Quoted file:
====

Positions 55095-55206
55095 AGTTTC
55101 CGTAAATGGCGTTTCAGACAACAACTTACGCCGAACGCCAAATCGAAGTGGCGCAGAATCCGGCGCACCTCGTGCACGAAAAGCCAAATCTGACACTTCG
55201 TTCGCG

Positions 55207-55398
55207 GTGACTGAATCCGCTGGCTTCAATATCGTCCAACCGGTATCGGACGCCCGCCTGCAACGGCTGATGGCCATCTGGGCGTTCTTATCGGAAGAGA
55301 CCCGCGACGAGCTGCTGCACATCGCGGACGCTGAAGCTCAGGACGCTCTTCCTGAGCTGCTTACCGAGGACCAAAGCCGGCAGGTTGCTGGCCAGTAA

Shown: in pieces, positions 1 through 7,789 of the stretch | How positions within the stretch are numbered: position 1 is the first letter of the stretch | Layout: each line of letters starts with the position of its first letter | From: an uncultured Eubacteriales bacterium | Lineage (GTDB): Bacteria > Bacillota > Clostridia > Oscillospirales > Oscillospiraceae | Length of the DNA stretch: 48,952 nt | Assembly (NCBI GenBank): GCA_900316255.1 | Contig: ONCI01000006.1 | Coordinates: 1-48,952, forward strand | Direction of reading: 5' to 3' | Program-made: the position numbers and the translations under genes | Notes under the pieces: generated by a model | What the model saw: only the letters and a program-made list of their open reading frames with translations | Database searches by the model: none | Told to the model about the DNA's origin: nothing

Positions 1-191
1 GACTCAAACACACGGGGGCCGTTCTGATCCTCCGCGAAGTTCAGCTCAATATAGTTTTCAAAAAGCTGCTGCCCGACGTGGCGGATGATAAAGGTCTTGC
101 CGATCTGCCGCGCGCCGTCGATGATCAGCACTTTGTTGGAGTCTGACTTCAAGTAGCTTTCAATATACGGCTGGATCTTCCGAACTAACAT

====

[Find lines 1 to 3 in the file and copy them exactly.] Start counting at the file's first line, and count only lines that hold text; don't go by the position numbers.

Positions 55095-55206
55095 AGTTTC
55101 CGTAAATGGCGTTTCAGACAACAACTTACGCCGAACGCCAAATCGAAGTGGCGCAGAATCCGGCGCACCTCGTGCACGAAAAGCCAAATCTGACACTTCG